mafB and mafI genes encode toxins and cognate immunity proteins
To investigate whether indeed the C-terminal part of MafBMGI-3 is responsible for the growth-inhibitory effect observed in the in vivo assays, we cloned the DNA for this fragment from strain B16B6 with a FLAG-epitope tag into a pAYC184-derived vector behind an arabinose-inducible promoter. Although we did not detect growth inhibitory activity in vivo of the MafBs of phylogenetic cluster I encoded by islands MGI-1 and MGI-2, we decided to clone also, as a representative, the DNA for the C-terminal fragment of MafB2MGI-2 to investigate whether also this protein is a toxin. It is noteworthy that this domain is recognized in the Conserved Domain Database (CDD) as a toxin64 domain with a possible RNase function. In contrast, the C-terminal domain of MafBMGI-3 of B16B6 was not recognized in CDD as a putative toxic domain, but it was predicted to be a toxin_56 (putative RNase) with 95 % probability using the HHpred server. We also cloned the mafIs located immediately downstream of these mafBs on the chromosome into a pET26b vector behind an isopropyl-β-D-1-thiogalactopyranoside (IPTG)-inducible T7 promoter; the resulting recombinant proteins contain a His6 tag on their C-terminal end. The plasmids were introduced in E. coli strain BL21 (DE3). The expression of the recombinant proteins was independently controlled with specific inducers and tested by Western blotting, and cell viability after overnight induction was tested by plating the bacterial suspensions on LB plates with appropriate antibiotics. The expression of the C-terminal fragment of MafB2MGI-2 in E. coli resulted in a drastic reduction of cell viability compared to the non-induced control (Fig. 5a). Viability was restored when the cognate MafI2MGI-2 was co-expressed, but not by co-expression of MafIMGI-3. Similarly, the expression of the C-terminal part of MafBMGI-3 resulted in a drastic reduction of cell viability, which could be restored by co-expression of the cognate MafIMGI-3 but not of the non-cognate MafI2MGI-2 (Fig. 5a). These assays confirmed that indeed the C-terminal parts of both MafBs are toxic and that their activity is specifically inhibited by the cognate MafI.
Usually, the immunity proteins of toxin-antitoxin systems confer protection through their direct interaction with the cognate toxins. To investigate whether the MafI proteins interact with the C-terminal fragments of the corresponding MafBs, pull-down assays were performed. The His-tagged immunity proteins were purified on Ni2+ beads from E. coli cells also expressing the C-terminal MafB fragments, and the co-purification of the MafB fragments was examined on Western blots. As anticipated, both MafB2MGI-2 and MafBMGI-3 C-terminal fragments were purified together with their cognate immunity proteins but not with non-cognate MafI (Fig. 5b). Thus, these assays confirmed the role of MafI in conferring protection by specifically interacting with C-terminal domain of the cognate MafB.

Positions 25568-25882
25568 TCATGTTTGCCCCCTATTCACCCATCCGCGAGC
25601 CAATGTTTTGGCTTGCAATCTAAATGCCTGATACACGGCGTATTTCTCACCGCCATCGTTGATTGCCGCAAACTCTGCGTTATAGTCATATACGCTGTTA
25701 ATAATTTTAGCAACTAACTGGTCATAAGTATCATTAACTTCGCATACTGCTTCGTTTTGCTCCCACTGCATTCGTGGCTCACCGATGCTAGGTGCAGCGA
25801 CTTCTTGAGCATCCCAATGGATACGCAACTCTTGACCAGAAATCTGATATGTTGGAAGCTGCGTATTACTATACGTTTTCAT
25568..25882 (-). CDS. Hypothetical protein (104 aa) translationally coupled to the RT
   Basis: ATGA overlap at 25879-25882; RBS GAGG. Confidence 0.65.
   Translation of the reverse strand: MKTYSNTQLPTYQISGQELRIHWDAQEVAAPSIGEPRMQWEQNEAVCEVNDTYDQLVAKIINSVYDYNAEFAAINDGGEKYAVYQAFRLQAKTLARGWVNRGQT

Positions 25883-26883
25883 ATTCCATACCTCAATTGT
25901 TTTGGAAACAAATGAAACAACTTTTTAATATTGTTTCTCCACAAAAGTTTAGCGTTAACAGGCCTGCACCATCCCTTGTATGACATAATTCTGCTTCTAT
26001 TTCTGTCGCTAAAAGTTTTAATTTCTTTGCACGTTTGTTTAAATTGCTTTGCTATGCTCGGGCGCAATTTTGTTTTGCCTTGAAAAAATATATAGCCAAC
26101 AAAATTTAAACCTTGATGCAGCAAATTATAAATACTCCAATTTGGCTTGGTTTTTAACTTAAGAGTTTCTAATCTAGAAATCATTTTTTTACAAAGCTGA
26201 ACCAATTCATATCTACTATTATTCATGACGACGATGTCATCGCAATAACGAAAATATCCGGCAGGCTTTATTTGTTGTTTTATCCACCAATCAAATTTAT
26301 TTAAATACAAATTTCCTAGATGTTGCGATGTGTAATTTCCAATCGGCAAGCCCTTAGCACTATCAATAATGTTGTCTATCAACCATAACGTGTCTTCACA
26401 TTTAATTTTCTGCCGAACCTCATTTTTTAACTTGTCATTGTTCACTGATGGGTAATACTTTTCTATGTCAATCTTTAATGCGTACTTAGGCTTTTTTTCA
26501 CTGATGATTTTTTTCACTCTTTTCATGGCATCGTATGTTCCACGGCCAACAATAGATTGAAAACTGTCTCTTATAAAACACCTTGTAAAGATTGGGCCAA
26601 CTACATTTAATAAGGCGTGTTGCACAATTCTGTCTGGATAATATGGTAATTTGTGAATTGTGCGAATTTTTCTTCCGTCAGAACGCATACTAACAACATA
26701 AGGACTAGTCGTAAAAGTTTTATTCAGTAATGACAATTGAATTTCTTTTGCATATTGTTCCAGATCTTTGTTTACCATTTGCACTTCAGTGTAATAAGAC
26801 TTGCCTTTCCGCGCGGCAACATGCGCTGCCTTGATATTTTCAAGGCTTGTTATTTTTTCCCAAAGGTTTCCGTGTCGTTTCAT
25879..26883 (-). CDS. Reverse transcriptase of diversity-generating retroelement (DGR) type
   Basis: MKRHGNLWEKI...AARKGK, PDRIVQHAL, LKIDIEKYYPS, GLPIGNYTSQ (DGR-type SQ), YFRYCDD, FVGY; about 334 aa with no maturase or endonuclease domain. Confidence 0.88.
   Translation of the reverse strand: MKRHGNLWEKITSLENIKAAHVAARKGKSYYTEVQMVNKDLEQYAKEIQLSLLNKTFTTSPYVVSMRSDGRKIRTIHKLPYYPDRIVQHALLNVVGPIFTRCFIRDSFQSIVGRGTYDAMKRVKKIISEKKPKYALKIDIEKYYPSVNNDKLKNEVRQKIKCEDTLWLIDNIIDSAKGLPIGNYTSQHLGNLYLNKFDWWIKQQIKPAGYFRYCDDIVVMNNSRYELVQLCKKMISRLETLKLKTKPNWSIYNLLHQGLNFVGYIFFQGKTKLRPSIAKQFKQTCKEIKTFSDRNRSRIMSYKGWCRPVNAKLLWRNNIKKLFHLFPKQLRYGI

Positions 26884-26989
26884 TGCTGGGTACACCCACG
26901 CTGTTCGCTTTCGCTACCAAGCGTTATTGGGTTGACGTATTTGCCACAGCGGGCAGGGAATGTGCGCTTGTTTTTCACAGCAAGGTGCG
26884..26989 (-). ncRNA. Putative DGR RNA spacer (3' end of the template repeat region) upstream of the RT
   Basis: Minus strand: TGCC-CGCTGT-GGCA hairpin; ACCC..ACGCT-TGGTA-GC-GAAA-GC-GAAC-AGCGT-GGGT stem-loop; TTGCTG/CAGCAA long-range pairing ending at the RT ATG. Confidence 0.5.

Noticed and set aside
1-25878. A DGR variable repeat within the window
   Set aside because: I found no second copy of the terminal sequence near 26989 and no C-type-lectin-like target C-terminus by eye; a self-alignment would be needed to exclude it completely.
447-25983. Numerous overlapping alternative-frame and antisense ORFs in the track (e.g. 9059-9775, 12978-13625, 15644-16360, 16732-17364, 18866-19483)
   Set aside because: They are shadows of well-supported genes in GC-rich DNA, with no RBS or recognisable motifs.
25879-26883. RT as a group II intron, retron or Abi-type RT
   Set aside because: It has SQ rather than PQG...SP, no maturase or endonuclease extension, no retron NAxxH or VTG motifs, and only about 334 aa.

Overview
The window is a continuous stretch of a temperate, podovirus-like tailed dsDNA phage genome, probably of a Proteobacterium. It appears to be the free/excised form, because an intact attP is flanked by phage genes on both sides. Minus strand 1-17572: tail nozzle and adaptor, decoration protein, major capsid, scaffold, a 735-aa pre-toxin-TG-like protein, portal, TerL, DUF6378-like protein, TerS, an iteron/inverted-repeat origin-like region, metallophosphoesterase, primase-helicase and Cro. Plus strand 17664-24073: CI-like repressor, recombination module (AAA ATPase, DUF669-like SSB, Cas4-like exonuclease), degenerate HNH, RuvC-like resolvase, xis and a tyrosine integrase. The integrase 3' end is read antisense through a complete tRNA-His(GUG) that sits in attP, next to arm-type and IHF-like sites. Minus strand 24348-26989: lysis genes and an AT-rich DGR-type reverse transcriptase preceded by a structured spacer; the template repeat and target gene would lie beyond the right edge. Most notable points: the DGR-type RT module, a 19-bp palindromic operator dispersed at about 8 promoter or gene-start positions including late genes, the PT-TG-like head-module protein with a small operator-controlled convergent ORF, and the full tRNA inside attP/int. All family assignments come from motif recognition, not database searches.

Toxins play an important role in the competition between bacteria for limited resources. They are produced to inhibit the growth of competitors for the same niche and, in addition, they are used for self recognition in a bacterial community. Bacteria have developed several independent competition systems, including bacteriocins, TPS systems, type 6 secretion systems, Rhs, or the ESX systems in Gram-positive bacteria [13–15]. The neisserial Maf systems appear to share features with several of these previously characterized competition systems. Growth inhibition in these systems is mediated by a cell-surface-exposed or secreted protein, i.e. MafB in the case of the Maf system. Like in many other systems, the C-terminal end of MafB contains a polymorphic toxic module, whilst the rest of the protein might be required for its secretion and/or for its interaction with receptors on the target cells. Producing cells are protected against the toxic activity by a small protein, i.e. MafI in the Maf system, which interacts with the toxin and is usually encoded by the gene immediately adjacent to the toxin gene. Like in several other systems, the mafB and mafI genes are located on genetic islands together with a variable repertoire of genes putatively encoding N-terminally truncated toxins, called mafB-CTs in the Maf system , with the cognate immunity genes. By genetic rearrangements, these mafB-CTs may substitute the 3’ end of the mafB gene, thereby replacing its toxic activity, whilst the array of encoded immunity proteins may confer protection against a variety of toxins that may be encountered in the natural habitat. Indeed, a variety of toxic domains may be encoded at the 3’ end of the same mafB gene in different genomes, and the same domains may be found at the 3’ end of mafB-CT genes in other genomes (Fig. 1), clearly supporting the idea that such rearrangements occur in vivo. The substitution of the toxic module may offer a selective advantage in a given bacterial community [4, 16] but may also lead to the loss of immunity genes . Indeed, an analysis of the frequency of substitution of toxic domains in the tpsA loci of N. meningitidis evidenced that this event occurs but is very rare in isolates of the same genetic lineage and that such alteration may generate a competitive disadvantage relative to other members of the community . Similarly, our analysis of a limited set of strains of the same genetic lineage in the current study evidenced no alterations at the C terminus of MafB proteins of phylogenetic group III encoded on MGI-3. However, rearrangements were evident in MafB proteins of phylogenetic groups I and II encoded on MGI-1 and MGI-2. Note that the mutual similarity between MafB proteins of groups I and II is higher than their similarity to group 3 (Fig. 2). It is conceivable that MafBMGI-3 plays a role in the maintenance of the bacterial community, while MafB proteins encoded on MGI-1 and MGI-2 may offer a selective advantage to members of a community only under specific conditions. Perhaps, this may explain why we detected growth inhibitory activity only of MafBMGI-3 and not of MafBMGI-1 and MafB2MGI-2. Possibly, the latter MafB proteins or their cognate receptors on the target cells are not expressed under the experimental conditions used. Alternatively, these proteins may target other bacterial species or eukaryotic cells. This question remains to be elucidated in future work.